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Gen. Mike Hostage is Commander, Air Combat Command, Langley Air Force Base, Va. The command operates more than 1,000 aircraft, 22 wings, 14 bases, and more than 300 operating locations worldwide with 79,000 active-duty and civilian personnel. In this role, Gen. Hostage will command the largest group of F-35’s in the world.
Gen. Hostage recently conducted an extensive interview on Breaking Defense, outlining the capabilities of the F-35 in the early days of combat, as well as the aircraft’s cyber or electronic warfare capabilities.
In the first part of Breaking Defense’s coverage, Gen. Hostage discusses the effectiveness of the F-35 in the first 10 days of a combat situation, as well as the comparisons between the F-35 and F-22 when it comes to stealth and dog fighting capabilities. From the interview:
“The F-35 was fundamentally designed to go do that sort of thing [take out advanced IADS]. The problem is, with the lack of F-22s, I’m going to have to use F-35s in the air superiority role in the early phases as well, which is another reason why I need all 1,763. I’m going to have some F-35s doing air superiority, some doing those early phases of persistent attack, opening the holes, and again, the F-35 is not compelling unless it’s there in numbers,” the general says. “Because it can’t turn and run away, it’s got to have support from other F-35s. So I’m going to need eight F-35s to go after a target that I might only need two Raptors to go after. But the F-35s can be equally or more effective against that site than the Raptor can because of the synergistic effects of the platform.”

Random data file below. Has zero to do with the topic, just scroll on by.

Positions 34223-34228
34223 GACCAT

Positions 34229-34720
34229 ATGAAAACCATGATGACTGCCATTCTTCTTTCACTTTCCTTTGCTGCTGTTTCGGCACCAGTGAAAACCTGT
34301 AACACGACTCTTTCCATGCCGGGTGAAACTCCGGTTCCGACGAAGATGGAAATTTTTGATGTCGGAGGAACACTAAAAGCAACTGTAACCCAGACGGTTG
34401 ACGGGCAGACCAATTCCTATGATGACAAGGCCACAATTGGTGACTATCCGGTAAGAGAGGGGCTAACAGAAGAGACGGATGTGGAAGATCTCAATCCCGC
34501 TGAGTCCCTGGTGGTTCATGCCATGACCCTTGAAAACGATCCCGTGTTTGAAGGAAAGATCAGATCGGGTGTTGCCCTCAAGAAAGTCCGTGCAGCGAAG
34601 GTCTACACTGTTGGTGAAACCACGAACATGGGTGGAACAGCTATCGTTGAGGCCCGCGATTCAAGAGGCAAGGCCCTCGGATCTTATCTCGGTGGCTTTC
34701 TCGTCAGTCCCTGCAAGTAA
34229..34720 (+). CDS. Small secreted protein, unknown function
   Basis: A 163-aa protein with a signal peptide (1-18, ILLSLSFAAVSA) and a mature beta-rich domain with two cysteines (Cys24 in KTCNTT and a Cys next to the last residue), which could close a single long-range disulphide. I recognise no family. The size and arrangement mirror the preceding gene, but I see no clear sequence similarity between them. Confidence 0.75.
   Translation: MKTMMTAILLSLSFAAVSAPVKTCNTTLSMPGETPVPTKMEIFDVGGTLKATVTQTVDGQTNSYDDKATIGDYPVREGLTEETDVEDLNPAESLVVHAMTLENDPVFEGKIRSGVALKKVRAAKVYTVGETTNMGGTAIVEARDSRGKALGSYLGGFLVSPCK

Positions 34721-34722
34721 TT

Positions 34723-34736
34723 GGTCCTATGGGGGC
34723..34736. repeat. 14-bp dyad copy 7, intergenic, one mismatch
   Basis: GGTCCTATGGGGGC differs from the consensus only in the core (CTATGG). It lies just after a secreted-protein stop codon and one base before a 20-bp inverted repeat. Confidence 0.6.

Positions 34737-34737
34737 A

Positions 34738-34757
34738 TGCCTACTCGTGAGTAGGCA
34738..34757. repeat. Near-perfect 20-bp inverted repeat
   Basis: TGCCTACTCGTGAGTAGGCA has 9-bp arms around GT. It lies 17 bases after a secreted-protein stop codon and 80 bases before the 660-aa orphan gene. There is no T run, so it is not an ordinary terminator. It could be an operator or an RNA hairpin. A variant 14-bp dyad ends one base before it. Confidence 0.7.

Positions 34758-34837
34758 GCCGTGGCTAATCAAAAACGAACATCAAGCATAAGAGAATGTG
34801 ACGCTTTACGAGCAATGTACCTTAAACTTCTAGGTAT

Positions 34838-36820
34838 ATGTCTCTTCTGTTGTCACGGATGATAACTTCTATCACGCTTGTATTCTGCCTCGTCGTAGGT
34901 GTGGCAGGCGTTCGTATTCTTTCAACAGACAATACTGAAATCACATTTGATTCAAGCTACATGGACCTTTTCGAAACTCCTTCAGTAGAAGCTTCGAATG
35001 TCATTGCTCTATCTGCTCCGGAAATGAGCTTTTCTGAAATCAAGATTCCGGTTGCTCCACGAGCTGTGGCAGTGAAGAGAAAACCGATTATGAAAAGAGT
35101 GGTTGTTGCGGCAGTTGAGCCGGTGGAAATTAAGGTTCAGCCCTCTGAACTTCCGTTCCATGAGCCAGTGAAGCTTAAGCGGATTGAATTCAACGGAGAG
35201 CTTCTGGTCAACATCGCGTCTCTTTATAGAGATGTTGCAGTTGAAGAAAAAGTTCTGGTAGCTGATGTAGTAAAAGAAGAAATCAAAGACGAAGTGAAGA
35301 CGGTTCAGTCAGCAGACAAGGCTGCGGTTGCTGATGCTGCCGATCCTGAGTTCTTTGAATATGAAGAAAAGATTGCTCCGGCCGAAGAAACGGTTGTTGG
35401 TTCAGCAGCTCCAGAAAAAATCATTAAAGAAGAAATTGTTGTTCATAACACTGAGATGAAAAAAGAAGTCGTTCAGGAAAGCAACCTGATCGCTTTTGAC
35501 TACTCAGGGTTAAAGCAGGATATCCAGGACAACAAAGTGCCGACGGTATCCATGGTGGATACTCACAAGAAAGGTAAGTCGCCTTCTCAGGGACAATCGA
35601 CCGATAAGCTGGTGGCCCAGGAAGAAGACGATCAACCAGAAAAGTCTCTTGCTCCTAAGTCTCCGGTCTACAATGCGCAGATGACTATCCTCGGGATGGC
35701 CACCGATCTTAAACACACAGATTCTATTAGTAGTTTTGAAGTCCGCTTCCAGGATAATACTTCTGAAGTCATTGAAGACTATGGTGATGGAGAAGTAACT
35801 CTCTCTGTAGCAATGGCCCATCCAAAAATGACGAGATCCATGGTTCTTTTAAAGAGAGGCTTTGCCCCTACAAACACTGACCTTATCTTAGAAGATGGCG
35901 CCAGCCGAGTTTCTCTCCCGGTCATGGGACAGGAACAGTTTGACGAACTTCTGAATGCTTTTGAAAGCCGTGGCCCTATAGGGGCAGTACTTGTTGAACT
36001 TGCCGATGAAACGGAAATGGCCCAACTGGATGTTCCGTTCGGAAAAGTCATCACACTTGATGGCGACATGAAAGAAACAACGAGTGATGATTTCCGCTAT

The F-35, critics say, can be spotted by low frequency radar (as can almost any aircraft, no matter how stealthy) and isn’t as good at dogfighting as is the F-22. But Hostage says, as do other senior Air Force and Marine officers, that an F-35 pilot who engages in a dogfight has probably made a mistake or has already broken through those IADS lanes and is facing a second wave of enemy aircraft. The F-35, he says, has “at least” the maneuverability and thrust and weight of the F-16. The F-35 is to the F-22 as the F-16 is to the F-15. The latter aircraft are the kings of air to air combat. The F-35 and the F-16 are the mainstay of the air fleet, designed for both air-to-air and air-to-ground attacks.
The two-part interview with Gen. Hostage can be viewed at the following links:
Please visit F35.com for more information on the F-35 Joint Strike Fighter program.